Ceramics in Mainland Southeast Asia:
Collections in the Freer Gallery of Art and Arthur M. Sackler Gallery

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Cooking pot with paddle impressed texture

  • Unglazed earthenware
  • 14.9 x 27.1 cm
  • 15th-16th century, Ayutthaya period
  • Origin: Chao Phraya River network, Central Thailand
  • Gift of Osborne and Gratia Hauge, and Victor and Takako Hauge
  • S2005.192

Description

Pot of compressed globular form with angular shoulder, broad cylindrical neck, two grooves inside flared mouthrim and round bottom.
Clay: earthenware with white impurities, granular; smoke-blackened during firing.
Glaze: none.
Decoration: paddled with herringbone design on exterior of body. Paddled with hatching (parallel lines) on base.

Curatorial Remarks

1. (Candy Chan, Research Assistant, May 21, 2003) Similar pots of this type with long neck were recovered from a mid-16th century shipwreck, Ko Si Chang Three. This is the third wreck site discovered near Ko Si Chang in the Gulf of Thailand. It carried material from Thailand, Vietnam and China. Stoneware storage jars were the main finds in this site. Green and Harper refer to earthenware pots with pressed (paddled) decoration as rice pots and classify the finds in the Ko Si Chang Three into four groups: i) Large with long flared neck; ii) Medium and small-sized globular-shaped; iii) Medium and small-sized, square at shoulder; iv) Wide-mouthed. They were found on all shipwrecks along the Gulf of Thailand, possibly used by the crew for cooking. Pot of this type should belong to the group iii (Green and Harper 1986, 56–61).

Green, Jeremy, Rosemary Harper, and Vidya Intakosi. 1987. The Ko Si Chang Three Shipwreck Excavation 1986. Australian Institute for Maritime Archaeology Special Publication No. 4. Fremantle: Australian Institute for Maritime Archaeology.

2. (Candy Chan, Research Assistant, May 23, 2003) Spinks writes that the squat-shaped earthenware pots of this type were made at kilns along the Maenam Chao Phraya river in Ayutthaya during the Ayutthaya period (AD 1350–1763). Yet, no exact kiln site has been reported (Spinks 1976, 188–189, pl. 5).

Spinks, Charles N. 1976. "The Ayuddhaya Period Earthenwares, some Contemporary Thai Kilns, their Wares and Potting methods." The Journal of the Siam Society 64(2): 188–201.

3. (Louise Cort, 21 August 2003) According to Victor Hauge when we collected this vessel from his home on 24 January 2003, it had been acquired in Saigon. I wonder whether it might be the product of an ethnic Khmer potter working in the Mekong River delta.

4. (George Williams, research assistant, 30 January 2007) In anticipation of the upcoming exhibition, Taking Shape, and to reflect current understanding, changed Date from 16th–18th century to 17th–mid 20th century.

5. (Louise Cort, 5 June 2007) Shown a photograph, the director and curator of the Quang Ngai Provincial Museum, Quang Ngai, did not recognize this pot as a local product.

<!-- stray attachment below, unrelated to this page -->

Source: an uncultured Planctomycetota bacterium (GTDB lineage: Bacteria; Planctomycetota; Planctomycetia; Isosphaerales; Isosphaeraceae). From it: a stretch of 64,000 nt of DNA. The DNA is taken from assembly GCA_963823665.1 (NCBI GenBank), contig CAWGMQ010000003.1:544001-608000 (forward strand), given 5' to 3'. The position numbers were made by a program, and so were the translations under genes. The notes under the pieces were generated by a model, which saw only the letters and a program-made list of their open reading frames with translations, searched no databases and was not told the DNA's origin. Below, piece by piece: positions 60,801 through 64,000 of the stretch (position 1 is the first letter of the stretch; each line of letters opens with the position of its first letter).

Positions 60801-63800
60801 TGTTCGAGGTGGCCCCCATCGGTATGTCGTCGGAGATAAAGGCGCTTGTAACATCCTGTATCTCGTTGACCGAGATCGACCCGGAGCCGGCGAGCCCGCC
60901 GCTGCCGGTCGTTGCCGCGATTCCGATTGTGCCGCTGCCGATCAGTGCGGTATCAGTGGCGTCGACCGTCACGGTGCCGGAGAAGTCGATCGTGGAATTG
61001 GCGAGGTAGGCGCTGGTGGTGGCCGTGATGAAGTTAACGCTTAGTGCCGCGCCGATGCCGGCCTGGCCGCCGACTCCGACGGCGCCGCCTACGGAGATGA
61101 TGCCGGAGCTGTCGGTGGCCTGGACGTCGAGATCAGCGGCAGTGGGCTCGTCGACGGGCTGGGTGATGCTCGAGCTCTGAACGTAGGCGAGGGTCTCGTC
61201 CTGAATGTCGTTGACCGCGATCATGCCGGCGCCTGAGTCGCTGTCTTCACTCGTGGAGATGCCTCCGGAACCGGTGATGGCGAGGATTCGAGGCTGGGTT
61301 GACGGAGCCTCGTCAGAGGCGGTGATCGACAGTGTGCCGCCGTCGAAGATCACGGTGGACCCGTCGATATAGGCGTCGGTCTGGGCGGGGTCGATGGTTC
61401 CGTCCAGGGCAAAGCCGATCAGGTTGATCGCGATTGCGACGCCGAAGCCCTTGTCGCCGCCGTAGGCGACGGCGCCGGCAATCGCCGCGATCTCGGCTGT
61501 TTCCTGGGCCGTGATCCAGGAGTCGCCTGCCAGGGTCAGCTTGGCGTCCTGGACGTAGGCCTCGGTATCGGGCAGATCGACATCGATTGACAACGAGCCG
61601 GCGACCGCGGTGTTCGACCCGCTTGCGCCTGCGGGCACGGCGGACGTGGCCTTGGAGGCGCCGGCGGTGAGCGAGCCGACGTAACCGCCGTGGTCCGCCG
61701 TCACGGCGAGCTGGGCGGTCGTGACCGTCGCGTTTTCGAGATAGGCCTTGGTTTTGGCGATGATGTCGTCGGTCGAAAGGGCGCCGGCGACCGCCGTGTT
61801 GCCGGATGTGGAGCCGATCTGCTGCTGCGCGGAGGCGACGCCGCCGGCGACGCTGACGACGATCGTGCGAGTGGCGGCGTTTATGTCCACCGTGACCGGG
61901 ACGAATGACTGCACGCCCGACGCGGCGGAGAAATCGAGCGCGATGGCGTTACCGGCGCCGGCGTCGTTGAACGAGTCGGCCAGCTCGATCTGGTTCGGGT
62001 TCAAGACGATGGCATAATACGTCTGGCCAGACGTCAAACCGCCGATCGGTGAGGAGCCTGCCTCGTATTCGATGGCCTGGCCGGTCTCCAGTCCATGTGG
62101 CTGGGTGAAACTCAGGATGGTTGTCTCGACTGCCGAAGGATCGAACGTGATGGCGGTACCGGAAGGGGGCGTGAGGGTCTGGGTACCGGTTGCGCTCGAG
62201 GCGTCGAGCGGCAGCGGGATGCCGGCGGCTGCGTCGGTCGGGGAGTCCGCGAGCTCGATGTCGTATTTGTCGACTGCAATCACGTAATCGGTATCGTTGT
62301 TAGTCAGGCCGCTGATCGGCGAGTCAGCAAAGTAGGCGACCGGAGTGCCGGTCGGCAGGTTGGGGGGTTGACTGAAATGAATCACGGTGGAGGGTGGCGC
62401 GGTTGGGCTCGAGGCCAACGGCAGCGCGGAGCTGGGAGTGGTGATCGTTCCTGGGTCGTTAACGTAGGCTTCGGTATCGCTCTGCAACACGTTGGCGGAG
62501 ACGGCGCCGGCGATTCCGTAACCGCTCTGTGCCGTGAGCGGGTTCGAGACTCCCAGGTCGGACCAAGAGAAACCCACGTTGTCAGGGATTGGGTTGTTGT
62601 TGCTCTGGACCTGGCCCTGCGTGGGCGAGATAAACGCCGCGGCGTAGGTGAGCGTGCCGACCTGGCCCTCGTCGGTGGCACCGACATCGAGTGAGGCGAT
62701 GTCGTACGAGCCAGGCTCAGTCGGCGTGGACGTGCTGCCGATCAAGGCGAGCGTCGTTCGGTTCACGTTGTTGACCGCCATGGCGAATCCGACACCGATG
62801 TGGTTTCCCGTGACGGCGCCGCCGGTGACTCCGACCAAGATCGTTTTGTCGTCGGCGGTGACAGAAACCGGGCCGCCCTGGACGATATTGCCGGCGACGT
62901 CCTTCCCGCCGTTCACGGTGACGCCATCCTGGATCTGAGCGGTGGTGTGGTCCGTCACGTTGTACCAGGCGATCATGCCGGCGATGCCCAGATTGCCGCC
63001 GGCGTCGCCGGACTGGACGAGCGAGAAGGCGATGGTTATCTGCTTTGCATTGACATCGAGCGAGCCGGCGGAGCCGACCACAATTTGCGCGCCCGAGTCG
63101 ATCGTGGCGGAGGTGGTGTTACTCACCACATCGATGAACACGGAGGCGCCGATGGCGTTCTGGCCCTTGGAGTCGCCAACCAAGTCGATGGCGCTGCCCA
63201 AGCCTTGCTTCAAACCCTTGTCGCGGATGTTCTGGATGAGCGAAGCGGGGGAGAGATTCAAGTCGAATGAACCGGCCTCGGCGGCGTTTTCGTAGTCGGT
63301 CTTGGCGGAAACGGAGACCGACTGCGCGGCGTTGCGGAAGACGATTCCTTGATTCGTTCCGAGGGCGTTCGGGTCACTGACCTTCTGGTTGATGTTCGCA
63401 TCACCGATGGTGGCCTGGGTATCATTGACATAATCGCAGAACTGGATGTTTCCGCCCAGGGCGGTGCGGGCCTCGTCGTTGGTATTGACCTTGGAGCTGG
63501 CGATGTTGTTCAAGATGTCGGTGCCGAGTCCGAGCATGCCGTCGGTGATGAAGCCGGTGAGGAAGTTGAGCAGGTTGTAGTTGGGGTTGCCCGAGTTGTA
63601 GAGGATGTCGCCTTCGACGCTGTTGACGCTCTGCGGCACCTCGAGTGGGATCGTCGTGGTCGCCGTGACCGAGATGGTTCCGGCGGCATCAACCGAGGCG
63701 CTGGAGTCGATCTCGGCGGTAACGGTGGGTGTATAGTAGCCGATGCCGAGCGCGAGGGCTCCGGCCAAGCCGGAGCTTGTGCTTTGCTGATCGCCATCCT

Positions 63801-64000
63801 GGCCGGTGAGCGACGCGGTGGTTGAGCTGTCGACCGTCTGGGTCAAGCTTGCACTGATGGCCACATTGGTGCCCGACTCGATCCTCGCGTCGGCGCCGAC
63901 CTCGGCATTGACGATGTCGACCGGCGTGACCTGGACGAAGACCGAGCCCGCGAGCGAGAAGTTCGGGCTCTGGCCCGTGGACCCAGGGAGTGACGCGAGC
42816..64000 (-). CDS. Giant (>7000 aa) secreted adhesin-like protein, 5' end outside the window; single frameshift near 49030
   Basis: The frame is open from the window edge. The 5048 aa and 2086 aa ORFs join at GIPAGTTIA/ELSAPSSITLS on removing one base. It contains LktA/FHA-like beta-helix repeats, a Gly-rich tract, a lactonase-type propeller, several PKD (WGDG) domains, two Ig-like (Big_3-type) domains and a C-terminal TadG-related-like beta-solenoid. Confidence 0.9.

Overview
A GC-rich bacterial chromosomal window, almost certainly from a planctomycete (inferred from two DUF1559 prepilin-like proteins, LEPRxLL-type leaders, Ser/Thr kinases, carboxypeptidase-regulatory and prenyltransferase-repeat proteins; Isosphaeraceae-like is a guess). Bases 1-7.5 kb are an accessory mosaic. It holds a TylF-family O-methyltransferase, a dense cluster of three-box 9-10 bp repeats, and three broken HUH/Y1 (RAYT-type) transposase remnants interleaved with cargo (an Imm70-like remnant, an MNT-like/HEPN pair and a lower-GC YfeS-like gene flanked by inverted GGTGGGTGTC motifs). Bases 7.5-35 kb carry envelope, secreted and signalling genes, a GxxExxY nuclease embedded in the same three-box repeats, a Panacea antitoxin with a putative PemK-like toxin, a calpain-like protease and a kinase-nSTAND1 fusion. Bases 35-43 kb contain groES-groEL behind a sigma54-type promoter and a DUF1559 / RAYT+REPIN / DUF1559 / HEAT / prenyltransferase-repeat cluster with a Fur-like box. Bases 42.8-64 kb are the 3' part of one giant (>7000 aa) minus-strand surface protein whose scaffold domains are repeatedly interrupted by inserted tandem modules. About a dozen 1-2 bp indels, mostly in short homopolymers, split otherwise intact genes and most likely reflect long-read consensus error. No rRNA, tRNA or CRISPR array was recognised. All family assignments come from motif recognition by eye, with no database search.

6. (Louise Cort, 8 February 2008) In form of rim and body and in the nature of the carved design on the paddle used to shape and texture the body of this pot, it clearly belongs to the (or a) family of pots made by potters working along the Chao Phraya River. Like stoneware jars made at the Maenam Noi kilns and shipped out of Ayutthaya that sometimes made their way around to southern and central Vietnam, earthenware pots made along the Chao Phraya River network made their way there as well (for example, a pots of Chao Phraya River network type in the collection of the Ba Ria Vung Tau Museum; see S2005.391).

Other Chao Phraya River network pots of similar shape and size as this one are S2005.400 and S2005.401. The shape—with mouth almost as wide as the diameter of the body and a sharp angle between the shoulder and base of the neck—relates to pots from the Ko Si Chang Three shipwreck classified by Green, Harper, and Intakosi (1987, 60–61) as "square at shoulder" and described by Green and Harper (1987, 18, fig. 17b) as "medium, squared neck."

The pattern appears to resemble that on a pot with herringbone pattern on the lower body and a wide band of a different pattern around the neck, with a grey buff body, from the Ko Si Chang One shipwreck (Green and Harper 1987, 18, fig. 17a: KSC1 1983 49). Green and Harper add that "similar" vessels were recovered from the Pattaya, Ko Khram, Ko Si Chang Two, Ko Si Chang Three, Ko Kradat, Ko Samui, and Sha Tsui shipwrecks.  According to Brown (2004), the dates for these shipwrecks span the 15th and 16th centuries.

Changed Origin from Probably Southern Vietnam to Central Thailand, Chao Phraya River network.

Green, Jeremy, Rosemary Harper, and Vidya Intakosi. 1987. The Ko Si Chang Three Shipwreck Excavation 1986. Australian Institute for Maritime Archaeology Special Publication No. 4. Fremantle: Australian Institute for Maritime Archaeology.

Green, Jeremy, and Rosemary Harper. 1987. The Maritime Archaeology of Shipwrecks and Ceramics in Southeast Asia. Australian Institute for Maritime Archaeology Special Publication No. 4. Fremantle: Australian Institute for Maritime Archaeology.

Brown, Roxanna Maude. 2004. "The Ming Gap and Shipwreck Ceramics in Southeast Asia". Ph.D. Dissertation, Department of Art History, University of California, Los Angeles.


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